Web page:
Honda electric scooter folds suitcase-small, priced under $1,000

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Honda has revealed a U.S.-designed electric scooter, intended for “first and last mile” transport, that will fold up into its own suitcase-size carrying case. 

The scooter, called Motocompacto, appears like it might be a perfect mobility accessory to pack into the upcoming 2024 Honda Prologue EV. And it will cost less than $1,000, Honda says. 

The Motocompacto, which will be available for purchase starting in November, is powered by a permanent-magnet motor and direct-drive arrangement. Peak output is 490 watts, or about two-thirds of a horsepower, with a listed peak torque of 11.8 lb-ft. Top speed is 15 mph, and the 6.8 ampere-hour battery can be charged up on a 110-volt AC socket in 3.5 hours. 

Honda Motocompacto folding electric scooter

Honda Motocompacto folding electric scooter

The most impressive of the scooter’s specs—other than how compact it is when folded—is its riding range: up to 12 miles, according to Honda. That’s easily enough to get around a dense urban core, across a campus, or around a beach community, for instance. 

There’s precedent, in that Honda once sold a similar folding scooter. The original Motorcompo was sold from 1981-1983, and Honda has revisited the idea in all-electric form at least once. And in recent years there have been other (much more expensive) electric scooters that fold up like suitcases

This fully electric revival was designed and developed by Honda engineers in Ohio and California, and it’s already earned 32 patents. 

Honda Motocompacto folding electric scooter

Honda Motocompacto folding electric scooter

The scooter is made with heat-treated aluminum for the frame and wheels—likely a key decision to save weight—while a welded steel lock loop is compatible with most bike locks, according to Honda. It has speedometer and battery level gauges, and what’s described as a cushy seat, while LED lighting, onboard storage, and a carry handle altogether assure a level of usability beyond its first-glance gimmick. 

Don’t altogether dismiss a little interface gimmickry, though. There’s also a phone app allowing personal settings for lighting and ride modes. 

The scooter doesn’t need a separate carrying case; it converts into one and altogether weighs just 41.3 pounds. At 29.2 inches long, 21.1 inches high, and just 3.7 inches wide folded, it’s compact enough to potentially bring on public transportation. 

Honda Motocompacto folding electric scooter

Honda Motocompacto folding electric scooter

That’s of course also a great set of dimensions for fitting into trunks and vehicle cargo areas—which appears to be what Honda has in mind. It hasn’t yet listed any accompanying products that pair it directly with its vehicles, but it says a line of Motocompacto accessories like a helmet and backpack are on the way.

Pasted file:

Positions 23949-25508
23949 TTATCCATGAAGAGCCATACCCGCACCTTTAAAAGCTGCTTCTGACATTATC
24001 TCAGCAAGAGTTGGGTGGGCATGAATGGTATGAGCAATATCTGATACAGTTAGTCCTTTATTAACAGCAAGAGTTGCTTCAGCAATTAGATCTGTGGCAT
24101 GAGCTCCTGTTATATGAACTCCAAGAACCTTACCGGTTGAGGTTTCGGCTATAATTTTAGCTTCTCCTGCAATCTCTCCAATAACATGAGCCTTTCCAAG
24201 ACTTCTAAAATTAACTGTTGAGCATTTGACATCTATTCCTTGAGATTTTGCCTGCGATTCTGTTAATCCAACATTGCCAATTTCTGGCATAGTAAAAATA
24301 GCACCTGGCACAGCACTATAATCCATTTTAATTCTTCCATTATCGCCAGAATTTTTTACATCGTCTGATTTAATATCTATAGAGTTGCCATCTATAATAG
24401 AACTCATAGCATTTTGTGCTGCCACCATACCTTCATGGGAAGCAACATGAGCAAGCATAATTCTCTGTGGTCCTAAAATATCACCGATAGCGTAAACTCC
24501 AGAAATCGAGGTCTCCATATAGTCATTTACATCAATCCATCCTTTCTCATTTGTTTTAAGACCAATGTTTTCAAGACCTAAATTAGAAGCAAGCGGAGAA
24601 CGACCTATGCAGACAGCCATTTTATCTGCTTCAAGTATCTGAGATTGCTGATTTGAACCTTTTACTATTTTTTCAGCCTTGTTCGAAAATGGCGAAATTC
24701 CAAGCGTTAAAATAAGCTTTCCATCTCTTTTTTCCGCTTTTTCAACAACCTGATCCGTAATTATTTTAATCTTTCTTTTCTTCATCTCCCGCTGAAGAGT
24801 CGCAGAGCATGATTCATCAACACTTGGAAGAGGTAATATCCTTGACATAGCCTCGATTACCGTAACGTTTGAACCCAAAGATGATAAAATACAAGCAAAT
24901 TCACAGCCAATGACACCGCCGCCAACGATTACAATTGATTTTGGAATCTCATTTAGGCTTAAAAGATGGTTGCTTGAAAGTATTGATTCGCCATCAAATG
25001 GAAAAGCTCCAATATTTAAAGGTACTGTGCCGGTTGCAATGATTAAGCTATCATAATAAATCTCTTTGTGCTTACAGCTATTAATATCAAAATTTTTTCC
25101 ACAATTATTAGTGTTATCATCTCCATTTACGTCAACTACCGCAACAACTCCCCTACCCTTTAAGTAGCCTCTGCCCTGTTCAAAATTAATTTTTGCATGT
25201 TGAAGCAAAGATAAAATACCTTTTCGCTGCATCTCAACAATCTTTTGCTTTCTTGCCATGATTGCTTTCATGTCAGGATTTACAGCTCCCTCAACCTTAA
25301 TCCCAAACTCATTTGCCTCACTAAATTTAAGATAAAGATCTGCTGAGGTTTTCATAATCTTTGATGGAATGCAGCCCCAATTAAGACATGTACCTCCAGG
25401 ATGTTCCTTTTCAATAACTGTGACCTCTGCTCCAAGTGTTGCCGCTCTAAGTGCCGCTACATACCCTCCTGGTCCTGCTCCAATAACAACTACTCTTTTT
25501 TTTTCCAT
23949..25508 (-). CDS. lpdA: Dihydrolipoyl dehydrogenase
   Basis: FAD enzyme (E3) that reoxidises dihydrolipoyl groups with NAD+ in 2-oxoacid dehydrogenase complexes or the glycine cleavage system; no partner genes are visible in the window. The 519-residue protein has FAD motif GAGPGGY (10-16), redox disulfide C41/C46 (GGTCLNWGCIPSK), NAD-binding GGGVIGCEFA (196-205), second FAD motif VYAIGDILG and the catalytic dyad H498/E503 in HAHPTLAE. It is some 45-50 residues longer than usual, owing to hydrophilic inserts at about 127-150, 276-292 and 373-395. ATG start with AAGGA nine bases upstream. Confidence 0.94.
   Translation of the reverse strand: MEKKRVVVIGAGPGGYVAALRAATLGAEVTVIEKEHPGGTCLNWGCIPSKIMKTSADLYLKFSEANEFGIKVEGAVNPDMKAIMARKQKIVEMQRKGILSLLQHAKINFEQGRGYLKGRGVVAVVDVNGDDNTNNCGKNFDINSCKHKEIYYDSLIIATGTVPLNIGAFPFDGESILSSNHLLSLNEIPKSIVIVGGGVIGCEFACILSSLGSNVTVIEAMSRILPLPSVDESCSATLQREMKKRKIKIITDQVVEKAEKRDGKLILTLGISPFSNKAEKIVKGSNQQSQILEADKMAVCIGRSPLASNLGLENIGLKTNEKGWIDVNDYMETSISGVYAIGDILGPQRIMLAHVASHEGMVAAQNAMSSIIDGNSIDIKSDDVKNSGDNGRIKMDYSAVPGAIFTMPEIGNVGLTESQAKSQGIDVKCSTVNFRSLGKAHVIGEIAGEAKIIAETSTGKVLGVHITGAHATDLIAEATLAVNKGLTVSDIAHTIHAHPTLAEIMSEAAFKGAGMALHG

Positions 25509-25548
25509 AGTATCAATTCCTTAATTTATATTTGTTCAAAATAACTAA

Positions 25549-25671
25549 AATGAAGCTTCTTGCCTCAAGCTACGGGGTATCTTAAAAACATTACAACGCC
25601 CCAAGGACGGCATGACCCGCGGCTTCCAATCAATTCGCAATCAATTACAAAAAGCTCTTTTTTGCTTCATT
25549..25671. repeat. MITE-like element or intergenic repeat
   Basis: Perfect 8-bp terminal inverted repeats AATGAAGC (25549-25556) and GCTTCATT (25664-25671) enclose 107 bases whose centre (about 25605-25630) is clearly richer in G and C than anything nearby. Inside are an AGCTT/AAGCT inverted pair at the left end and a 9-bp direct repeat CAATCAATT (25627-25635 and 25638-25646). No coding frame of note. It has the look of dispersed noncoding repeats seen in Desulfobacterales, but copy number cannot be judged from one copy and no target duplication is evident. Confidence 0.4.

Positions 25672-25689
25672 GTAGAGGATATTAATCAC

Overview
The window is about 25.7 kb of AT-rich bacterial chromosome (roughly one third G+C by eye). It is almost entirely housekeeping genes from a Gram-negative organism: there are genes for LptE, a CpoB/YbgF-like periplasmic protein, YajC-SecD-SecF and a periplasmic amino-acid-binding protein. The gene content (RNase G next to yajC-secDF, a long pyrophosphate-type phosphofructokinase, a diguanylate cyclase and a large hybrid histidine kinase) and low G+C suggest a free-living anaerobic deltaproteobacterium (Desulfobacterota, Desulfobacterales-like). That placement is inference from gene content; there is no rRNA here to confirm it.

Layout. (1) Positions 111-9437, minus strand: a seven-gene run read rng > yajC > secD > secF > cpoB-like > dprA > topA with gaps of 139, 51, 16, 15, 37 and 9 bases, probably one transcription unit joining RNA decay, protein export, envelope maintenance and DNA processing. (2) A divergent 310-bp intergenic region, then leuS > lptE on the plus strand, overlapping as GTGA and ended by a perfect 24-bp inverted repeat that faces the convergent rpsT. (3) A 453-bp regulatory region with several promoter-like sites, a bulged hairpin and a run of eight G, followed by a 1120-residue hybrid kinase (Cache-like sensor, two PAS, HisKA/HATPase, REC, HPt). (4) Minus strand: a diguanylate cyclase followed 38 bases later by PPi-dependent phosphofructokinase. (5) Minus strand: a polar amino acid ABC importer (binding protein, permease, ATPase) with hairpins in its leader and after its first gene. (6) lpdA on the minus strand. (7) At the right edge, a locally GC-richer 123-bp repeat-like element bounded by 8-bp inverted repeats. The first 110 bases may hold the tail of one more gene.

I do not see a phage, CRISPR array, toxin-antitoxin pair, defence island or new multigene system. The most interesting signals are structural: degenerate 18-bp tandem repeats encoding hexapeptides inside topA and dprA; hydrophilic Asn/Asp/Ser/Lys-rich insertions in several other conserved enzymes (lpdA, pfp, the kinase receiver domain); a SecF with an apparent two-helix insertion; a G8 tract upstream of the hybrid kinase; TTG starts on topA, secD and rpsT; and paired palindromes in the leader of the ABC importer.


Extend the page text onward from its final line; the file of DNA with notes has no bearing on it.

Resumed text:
Unfolded, the Motocompacto measures 38.1 inches long, with a 35.0-inch height and a 17.2-inch width. Its seat height is 24.5 inches. 

Honda Motocompacto folding electric scooter

Honda Motocompacto folding electric scooter

Honda doesn’t directly say that this scooter will be packaged within a future EV—perhaps partly because it hasn’t yet revealed much about its GM-codeveloped 2024 Prologue due next year, or the EV built on its own e:Architecture arriving in 2025. But it hints that the Motocompacto will be a good pairing with its EVs so as to meet company sustainability goals

“Sold in conjunction with our new all-electric SUVs, Motocompacto supports our goal of carbon neutrality by helping customers with end-to-end zero-emissions transport,” said American Honda R&D vice president Jane Nakagawa.

Honda Motocompacto folding electric scooter

Honda Motocompacto folding electric scooter

Honda Motocompacto folding electric scooter

Honda Motocompacto folding electric scooter

Honda Motocompacto folding electric scooter

Honda Motocompacto folding electric scooter

E-bike sales surged at the start of the pandemic, and while many vehicle brands including Porsche, Jeep, and Land Rover have offered co-branded e-bikes, few have opted to build their own. GM attempted to build its own e-bikes in 2019 and killed the operation a year later.

Honda is different, though. As a longtime motorcycle and scooter maker, and a mobility company in a different way than other automakers, it may again show here that it can deliver multiple levels of efficiency-maximizing mobility. 

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